The War In Georgia Revealed One Stark Truth: It’s No Economic Success Story

August 18, 2008

The War In Georgia Revealed One Stark Truth: It’s No Economic Success Story

There is one striking revelation that came out during the war between Georgia and Russia: and that is that Georgia is not the economic success story that its government and the West are trying to portray. Quite the opposite, actually. Have you noticed the shabbiness of the Georgian towns and cities and villages that have been shown in news reports? I’m not talking here about the devastated buildings that had been damaged or destroyed during fighting. I’m talking about the overall state of things. Take the town of Gori, the birthplace of Joseph Stalin, for example: it has been in the news a lot because of the presence of the Russian troops there. How sad and grey and gloomy the town looked. It had a sense of despair and hopelessness about it. And what about the sea port of Poti on...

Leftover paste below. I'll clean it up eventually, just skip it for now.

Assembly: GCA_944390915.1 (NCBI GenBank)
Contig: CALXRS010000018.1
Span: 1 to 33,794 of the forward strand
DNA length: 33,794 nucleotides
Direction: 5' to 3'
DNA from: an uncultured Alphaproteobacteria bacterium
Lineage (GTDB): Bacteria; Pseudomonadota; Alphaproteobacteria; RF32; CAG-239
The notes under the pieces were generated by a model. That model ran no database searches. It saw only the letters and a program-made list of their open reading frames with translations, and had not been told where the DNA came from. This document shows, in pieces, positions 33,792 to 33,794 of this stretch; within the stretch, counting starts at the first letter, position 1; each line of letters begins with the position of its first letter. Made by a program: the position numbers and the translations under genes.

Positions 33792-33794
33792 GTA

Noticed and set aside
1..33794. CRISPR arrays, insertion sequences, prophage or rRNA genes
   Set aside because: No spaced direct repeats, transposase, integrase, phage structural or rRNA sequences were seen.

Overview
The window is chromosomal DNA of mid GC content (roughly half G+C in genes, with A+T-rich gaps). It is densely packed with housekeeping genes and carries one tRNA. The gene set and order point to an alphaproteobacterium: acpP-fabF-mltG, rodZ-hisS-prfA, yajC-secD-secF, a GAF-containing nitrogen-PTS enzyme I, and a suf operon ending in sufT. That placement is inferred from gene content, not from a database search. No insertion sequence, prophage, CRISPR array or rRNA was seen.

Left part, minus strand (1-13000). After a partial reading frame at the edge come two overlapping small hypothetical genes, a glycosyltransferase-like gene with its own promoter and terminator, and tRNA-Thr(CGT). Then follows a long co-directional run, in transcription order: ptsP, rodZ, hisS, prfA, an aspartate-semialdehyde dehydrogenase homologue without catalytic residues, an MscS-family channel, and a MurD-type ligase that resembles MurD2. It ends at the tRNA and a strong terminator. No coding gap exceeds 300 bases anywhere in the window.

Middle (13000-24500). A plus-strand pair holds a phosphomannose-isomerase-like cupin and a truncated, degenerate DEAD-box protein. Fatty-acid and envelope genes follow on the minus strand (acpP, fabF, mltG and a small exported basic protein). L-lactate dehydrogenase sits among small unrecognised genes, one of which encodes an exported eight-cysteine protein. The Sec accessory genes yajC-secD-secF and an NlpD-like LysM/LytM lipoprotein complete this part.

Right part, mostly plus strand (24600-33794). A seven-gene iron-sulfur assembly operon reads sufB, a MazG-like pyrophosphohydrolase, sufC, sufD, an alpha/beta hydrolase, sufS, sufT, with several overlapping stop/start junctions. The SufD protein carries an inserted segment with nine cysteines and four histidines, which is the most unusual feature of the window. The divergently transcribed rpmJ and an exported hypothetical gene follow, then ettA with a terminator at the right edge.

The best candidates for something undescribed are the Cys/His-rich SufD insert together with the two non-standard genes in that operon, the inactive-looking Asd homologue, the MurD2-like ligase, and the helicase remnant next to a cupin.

We Are Monitoring The Health Of Two World Leaders. In A Good, Proper Way, That Is

August 18, 2008

We Are Monitoring The Health Of Two World Leaders. In A Good, Proper Way, That Is

We, at stirringtroubleinternationally.com, are monitoring the health of the Ukrainian President Viktor Yushenko (this is the correct spelling of his name), with a mixture of concern and great optimism. Concern, because Mr Yushenko has had a brush with death several years ago and should be taking things easy. Optimism, because we see that the Ukrainian leader shows no signs of slowing down and carries out his duties with vigour that can shame any fit and healthy person. Take last week, for example: Mr Yushenko found the time in his busy schedule to jet off to Georgia, along with the leaders of the three Baltic States and Poland, to demonstrate his support to the embattled Georgian President, Mikhail Saakashvili, who got himself into a serious mess by sending his troops to the disputed region...